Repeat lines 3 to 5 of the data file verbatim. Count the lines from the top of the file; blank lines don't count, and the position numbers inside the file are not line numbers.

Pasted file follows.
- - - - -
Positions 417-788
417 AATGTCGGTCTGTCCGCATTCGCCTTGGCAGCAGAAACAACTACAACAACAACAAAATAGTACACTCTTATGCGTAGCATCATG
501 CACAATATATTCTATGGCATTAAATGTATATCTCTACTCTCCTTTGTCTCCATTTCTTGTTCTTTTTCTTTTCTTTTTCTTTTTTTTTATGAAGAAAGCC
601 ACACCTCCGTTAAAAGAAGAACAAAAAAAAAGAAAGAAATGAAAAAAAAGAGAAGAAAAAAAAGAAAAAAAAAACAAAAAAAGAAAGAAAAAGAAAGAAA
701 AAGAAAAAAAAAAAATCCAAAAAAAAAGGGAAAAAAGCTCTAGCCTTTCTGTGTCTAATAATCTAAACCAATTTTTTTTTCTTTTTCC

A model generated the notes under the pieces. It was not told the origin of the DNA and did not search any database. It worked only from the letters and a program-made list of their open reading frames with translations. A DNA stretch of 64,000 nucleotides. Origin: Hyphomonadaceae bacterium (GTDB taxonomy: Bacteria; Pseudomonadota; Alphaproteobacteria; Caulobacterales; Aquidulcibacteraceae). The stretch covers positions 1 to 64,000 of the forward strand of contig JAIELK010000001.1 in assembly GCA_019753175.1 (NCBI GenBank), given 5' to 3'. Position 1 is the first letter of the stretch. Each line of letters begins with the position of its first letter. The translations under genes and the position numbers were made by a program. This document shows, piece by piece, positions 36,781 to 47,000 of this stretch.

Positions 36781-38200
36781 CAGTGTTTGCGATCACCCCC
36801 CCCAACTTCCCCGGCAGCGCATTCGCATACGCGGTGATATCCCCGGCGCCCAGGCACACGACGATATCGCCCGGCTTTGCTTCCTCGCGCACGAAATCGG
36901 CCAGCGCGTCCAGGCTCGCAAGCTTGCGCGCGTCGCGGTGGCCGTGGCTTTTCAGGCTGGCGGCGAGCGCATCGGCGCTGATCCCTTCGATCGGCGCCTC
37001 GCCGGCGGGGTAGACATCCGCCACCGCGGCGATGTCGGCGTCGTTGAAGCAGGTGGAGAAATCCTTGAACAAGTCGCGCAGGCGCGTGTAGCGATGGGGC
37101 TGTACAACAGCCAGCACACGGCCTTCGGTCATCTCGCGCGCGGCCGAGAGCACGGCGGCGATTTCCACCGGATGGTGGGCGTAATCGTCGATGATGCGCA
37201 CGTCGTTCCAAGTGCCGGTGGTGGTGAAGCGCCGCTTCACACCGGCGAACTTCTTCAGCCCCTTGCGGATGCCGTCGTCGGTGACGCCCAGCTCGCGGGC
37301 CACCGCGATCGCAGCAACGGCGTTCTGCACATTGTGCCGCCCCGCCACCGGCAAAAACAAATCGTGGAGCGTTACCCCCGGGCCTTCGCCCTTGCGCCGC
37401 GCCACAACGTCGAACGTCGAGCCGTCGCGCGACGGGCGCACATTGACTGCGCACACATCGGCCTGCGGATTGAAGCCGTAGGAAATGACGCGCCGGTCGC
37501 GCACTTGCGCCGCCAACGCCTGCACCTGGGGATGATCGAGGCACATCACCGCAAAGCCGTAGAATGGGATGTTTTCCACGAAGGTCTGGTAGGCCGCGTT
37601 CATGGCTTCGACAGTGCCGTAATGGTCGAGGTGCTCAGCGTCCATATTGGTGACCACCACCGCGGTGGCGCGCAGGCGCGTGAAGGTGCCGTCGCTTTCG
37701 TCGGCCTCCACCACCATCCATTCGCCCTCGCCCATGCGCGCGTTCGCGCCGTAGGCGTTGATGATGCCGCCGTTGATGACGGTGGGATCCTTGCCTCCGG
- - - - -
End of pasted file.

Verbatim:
501 CACAATATATTCTATGGCATTAAATGTATATCTCTACTCTCCTTTGTCTCCATTTCTTGTTCTTTTTCTTTTCTTTTTCTTTTTTTTTATGAAGAAAGCC
601 ACACCTCCGTTAAAAGAAGAACAAAAAAAAAGAAAGAAATGAAAAAAAAGAGAAGAAAAAAAAGAAAAAAAAAACAAAAAAAGAAAGAAAAAGAAAGAAA
701 AAGAAAAAAAAAAAATCCAAAAAAAAAGGGAAAAAAGCTCTAGCCTTTCTGTGTCTAATAATCTAAACCAATTTTTTTTTCTTTTTCC